A new malware campaign spreading a new variant of data-stealing Adwind Remote Access Trojan (RAT) has been spotted in the wild, specifically targeting petroleum companies in the US. The malware is distributed via a malspam campaign with the spam messages containing malicious attachments or URL redirecting to malicious payloads.
Adwind (other names are jRAT, AlienSpy, or JSocket) is a cross-platform (works on Windows, Mac, Linux, and Android platforms) Remote Access Trojan written in Java that was previously observed in the attacks against retail/hospitality organizations and companies in other industries. The RAT is available in the cybercriminal underground as a malware-as-a-service (MaaS) model. The malware provides a wide range of capabilities, including the ability to collect keystrokes, steal cached passwords and keys for cryptocurrency wallets, take pictures and record video from a webcam, and record sound from a microphone to name a few.
According to NetSkope researchers, who uncovered the campaign, in terms of functionality the new Adwind variant largely remained the same as previous versions, although the malware authors added some advanced features such as multi-layer obfuscation to evade detection.
“We found multiple RAT samples hosted on the serving domain and spread across multiple directories, all hosted within the last month,” Netskope researchers said.
The RAT is served as a JAR payload from the domain “members[.]westnet[.]com[.]au/~joeven/” which belongs to Westnet, an Australian Internet service provider (ISP). Netskope has found 20 malware samples hosted using compromised Westnet user accounts with many of the recent samples having multiple file extensions (*.png.jar.jar) in order to confuse the targets.
Once the JAR is dropped and executed on the target machine it creates the parent java process and copies itself into the %User% directory. It then creates WMI scripts in %temp% and executes them to disable firewall and antivirus services.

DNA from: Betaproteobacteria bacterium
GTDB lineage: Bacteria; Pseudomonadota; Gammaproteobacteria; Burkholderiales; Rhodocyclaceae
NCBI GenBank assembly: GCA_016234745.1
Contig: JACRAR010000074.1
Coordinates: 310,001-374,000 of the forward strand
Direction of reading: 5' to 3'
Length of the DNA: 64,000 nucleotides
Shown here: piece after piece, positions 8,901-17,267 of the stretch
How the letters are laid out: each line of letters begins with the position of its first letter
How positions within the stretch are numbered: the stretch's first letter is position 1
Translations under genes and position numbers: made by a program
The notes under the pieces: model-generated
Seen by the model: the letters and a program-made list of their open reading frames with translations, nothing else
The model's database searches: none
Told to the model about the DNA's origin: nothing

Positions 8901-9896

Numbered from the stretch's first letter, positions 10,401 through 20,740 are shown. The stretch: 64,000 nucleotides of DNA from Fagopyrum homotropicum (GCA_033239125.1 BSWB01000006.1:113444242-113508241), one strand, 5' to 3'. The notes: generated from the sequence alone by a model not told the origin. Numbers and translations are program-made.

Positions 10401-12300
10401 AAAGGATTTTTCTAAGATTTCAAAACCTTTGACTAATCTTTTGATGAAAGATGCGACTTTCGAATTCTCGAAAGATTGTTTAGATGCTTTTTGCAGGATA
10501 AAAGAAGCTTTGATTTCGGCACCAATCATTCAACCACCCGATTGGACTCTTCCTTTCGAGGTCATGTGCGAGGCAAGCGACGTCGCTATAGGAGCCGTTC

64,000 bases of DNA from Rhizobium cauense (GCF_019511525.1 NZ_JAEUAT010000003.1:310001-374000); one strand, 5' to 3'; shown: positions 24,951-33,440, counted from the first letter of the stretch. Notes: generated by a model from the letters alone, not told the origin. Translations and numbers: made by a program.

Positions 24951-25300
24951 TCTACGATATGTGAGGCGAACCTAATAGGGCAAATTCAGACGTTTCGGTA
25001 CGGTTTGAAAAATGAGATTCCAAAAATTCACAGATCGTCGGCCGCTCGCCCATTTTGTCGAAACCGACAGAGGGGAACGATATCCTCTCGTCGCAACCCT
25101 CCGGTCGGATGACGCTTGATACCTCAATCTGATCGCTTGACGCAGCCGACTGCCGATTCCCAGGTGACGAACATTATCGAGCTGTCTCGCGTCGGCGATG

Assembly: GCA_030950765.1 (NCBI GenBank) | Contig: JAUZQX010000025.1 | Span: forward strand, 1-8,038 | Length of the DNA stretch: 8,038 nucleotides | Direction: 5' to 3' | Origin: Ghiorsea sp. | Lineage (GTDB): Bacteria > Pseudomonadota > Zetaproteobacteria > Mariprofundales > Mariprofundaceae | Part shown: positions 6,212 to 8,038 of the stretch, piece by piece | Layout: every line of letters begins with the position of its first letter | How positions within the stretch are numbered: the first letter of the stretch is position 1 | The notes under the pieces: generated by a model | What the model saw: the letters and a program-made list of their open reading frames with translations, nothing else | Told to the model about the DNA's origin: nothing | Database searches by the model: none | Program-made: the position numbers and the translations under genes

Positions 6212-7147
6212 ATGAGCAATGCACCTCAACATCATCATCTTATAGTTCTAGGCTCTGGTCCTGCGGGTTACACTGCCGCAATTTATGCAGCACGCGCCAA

The next stage involves creating an AES encryption routine, execution as a new Java thread, and loading the JRAT class which is responsible for loading and linking the DLL which contains the major RAT functionality. It then tries connecting to its command and control server at 185[.]205[.]210[.]48. The JRAT class contains multiple levels of obfuscations within itself in order to hide its features and functionality.
The RAT has the following functionalities:
Capturing webcam images
Scanning the hard-drive for files based on extensions defined in RAT’s config.
Spinning up multiple process threads and performing injection into known legitimate windows processes.
Monitoring system status.
Encrypting and exfiltrating the data to its command and control server
“The Adwind RAT is a well-known malware family that has actively been used in multiple campaigns over the last couple of years. The samples we analyzed showed that the VirusTotal detection ratio for the top-level JAR was 5/56 while that of the final decrypted JAR was 49/58. These detection ratios indicate that attackers have largely been successful in developing new, innovative obfuscation techniques to evade detection,” the research team concluded.